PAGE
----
“And what do you think will happen to him if Triton finds out he’s harvesting his prize fishes? More importantly, what do you think he’ll do to me if he finds out you’re helping him?” The crab’s eye stocks swivelled towards the cave’s entrance. “Speak of the devil…” As quickly as he’d arrived, Arion scuttled back into the shadows.
Luna, my best friend, came swimming into my cave, rapidly tapping her throat. Her skin was pale, her long flowing hair a sea-foam green. The mermaid’s sapphire blue eyes were wide, bulging out of her head. At first, I thought it was because she was struggling to breathe, but then I realized that the sight of me frightened the cockles out of the little princess. It wasn’t until I explained that it was me, and that Arion had changed me into my current grotesque squid monster form, that she finally calmed down. The princess understood what it was like having a chaperone lurking at her side all the time. Where I had a giant crab hovering over me, she had Octavius, a repulsive little octopus who, I thought, resembled a miniature kraken.
“Let me guess. You lost your voice again?” Luna nodded and tapped her throat again. “When are you going to learn, girl?” I said. The young princess, who had been my best friend until her brother banished me, was nodding furiously. She had a penchant for fire shrimp. Perhaps an addiction was a more appropriate word for it, the way she risked life and fin to steal them. All too often, she had a bad reaction from eating them, causing her to lose her voice; a condition that could last many days. The bright red creatures were a species of crustations carefully cultivated and farmed by sirens. My skin darkened at the thought of those cursed winged mermaids. They were the reason land dwellers feared mermaids and killed us on sight. The sirens used their magical voices to lure ships towards their rocky island homes. What those vile creatures did to the humans afterwards was too gruesome to think about without making me shiver.
Luna blew out a few bubbles, her way of pleading with me to hurry.
“This is the last of the remedy I made. I don’t have the ingredients to make any more.” I swam close to the mermaid, cringing when she shied away from my grotesque form. If my best friend was frightened by my appearance, there was no way a human wouldn’t be absolutely terrified. “I have a favor,” I whispered. “One that could get both of us into deep water.”
A smile crept across Luna’s face. I knew exactly how to manipulate her. She might have been Triton’s daughter, but she was a free spirit, an adventurous soul who would do anything for fun, even if it meant angering her father. If it meant infuriating her brother, then all the better.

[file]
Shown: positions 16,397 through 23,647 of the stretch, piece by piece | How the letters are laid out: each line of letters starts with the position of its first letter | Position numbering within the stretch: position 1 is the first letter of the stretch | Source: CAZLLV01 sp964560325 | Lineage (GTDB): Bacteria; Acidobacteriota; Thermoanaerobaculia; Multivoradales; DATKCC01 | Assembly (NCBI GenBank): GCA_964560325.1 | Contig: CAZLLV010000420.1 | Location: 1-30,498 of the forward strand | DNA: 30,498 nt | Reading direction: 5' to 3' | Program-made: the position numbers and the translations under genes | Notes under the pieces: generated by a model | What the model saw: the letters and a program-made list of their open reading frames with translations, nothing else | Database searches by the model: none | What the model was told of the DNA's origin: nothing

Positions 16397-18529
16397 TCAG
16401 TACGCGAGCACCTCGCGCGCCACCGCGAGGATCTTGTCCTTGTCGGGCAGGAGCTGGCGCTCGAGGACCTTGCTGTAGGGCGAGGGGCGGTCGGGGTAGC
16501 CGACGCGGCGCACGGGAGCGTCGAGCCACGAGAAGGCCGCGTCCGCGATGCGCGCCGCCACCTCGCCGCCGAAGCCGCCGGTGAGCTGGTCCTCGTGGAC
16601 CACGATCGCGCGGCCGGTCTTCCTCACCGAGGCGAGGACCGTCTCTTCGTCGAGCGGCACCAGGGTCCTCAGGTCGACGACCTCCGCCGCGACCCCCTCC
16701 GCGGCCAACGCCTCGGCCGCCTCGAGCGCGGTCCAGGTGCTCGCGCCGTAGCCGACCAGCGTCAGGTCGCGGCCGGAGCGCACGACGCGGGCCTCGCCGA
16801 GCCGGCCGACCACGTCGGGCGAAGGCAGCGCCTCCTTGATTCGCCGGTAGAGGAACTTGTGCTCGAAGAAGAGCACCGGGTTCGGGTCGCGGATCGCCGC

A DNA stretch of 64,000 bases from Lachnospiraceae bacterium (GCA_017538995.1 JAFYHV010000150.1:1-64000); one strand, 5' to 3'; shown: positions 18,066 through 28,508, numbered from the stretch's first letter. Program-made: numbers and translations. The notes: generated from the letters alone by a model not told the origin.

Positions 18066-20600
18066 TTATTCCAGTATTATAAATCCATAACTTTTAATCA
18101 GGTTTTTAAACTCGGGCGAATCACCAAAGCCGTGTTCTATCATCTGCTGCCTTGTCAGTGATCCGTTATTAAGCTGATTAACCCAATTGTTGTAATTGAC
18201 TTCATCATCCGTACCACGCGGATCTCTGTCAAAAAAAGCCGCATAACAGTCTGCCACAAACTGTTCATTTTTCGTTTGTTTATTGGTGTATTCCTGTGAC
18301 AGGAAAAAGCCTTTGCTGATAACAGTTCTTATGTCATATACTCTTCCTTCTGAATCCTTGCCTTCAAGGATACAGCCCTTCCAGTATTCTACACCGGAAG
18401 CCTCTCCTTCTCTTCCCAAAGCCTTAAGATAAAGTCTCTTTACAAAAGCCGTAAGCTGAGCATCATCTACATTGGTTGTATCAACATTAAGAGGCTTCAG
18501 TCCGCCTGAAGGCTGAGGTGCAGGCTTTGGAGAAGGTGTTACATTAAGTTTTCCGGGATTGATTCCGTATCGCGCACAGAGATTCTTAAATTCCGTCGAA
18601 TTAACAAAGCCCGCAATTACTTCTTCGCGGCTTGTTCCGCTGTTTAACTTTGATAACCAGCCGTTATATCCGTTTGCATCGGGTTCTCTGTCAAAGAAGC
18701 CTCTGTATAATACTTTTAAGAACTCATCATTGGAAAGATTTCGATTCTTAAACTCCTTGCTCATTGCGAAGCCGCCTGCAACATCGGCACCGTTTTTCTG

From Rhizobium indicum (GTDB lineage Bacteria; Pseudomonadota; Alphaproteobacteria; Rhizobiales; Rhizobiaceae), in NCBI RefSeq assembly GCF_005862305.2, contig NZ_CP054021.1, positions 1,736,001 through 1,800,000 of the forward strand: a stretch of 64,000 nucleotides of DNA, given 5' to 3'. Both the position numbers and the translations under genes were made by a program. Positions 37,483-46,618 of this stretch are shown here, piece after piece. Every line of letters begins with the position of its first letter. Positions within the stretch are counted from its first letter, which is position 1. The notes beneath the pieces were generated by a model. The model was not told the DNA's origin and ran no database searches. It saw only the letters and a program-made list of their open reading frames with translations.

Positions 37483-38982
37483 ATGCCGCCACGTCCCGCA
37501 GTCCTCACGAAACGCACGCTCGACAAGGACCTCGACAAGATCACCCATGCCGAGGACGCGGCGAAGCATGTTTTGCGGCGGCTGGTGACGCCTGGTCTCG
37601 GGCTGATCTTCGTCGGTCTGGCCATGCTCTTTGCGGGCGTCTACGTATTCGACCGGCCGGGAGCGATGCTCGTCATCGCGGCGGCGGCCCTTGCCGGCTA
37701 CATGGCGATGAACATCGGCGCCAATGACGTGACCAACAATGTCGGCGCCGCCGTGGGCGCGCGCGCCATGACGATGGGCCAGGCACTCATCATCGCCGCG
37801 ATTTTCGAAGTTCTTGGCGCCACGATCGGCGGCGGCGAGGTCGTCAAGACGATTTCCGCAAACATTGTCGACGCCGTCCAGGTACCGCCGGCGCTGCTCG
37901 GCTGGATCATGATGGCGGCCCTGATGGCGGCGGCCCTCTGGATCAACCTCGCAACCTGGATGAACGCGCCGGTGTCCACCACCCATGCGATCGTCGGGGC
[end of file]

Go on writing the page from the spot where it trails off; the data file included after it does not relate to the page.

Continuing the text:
“You can’t tell anyone that you’re doing this for me, especially your brother. And you’re going to have to give Octavius the slip. He would report us in a heartbeat if he knew.” The girl scowled and blew out a stream of bubbles, making her hair swirl about her head. Of course, she understood. Luna gave her chaperone the slip all the time. It was the only way she could visit the sirens’ shrimp farm without her brother finding out. I held up my heads defensively, giving her a big smile.
I pressed my lips close to Luna’s ear, barely breathing my words loud enough for her, and only her, to hear. After I finished explaining what I wanted her to do for me, she pulled away. Her eyes were as wide and shocked as when she saw my horrific new body for the first time. The girl suddenly blushed scarlet and nodded furiously while a mischievous grin pulled her cheeks wide.
“Thank you. You’re the best friend I’ve ever had.” And with that, I fluttered to my wall of potions and scrolls and retrieved the last of my fire shrimp cure. “Please hurry. The night is nearly gone, and it will be the last time Medeina fully shows herself for a long time.”
Luna snatched the bottle from my hand and, with a flick of her tail, disappeared in a cloud of bubbles.
“What were you two whispering about?” Arion asked, creeping out from his shadowy hole. “Please tell me you didn’t send her on a fool’s errand?”
“I didn’t send her on a fool’s errand.” The words came out too quickly and my body turned a horrid shade of green.
“You’re lying to me, Calypso. You know how I feel about that.”
“I only did what you asked.” My body switched from ghastly green to pathetic pink. “You told me to tell you I didn’t send her on a fool’s errand, so that’s what I did.”
“What am I going to do with you, child?” He snapped his pincers at me. “If she gets caught, we’ll be shark bait for sure.”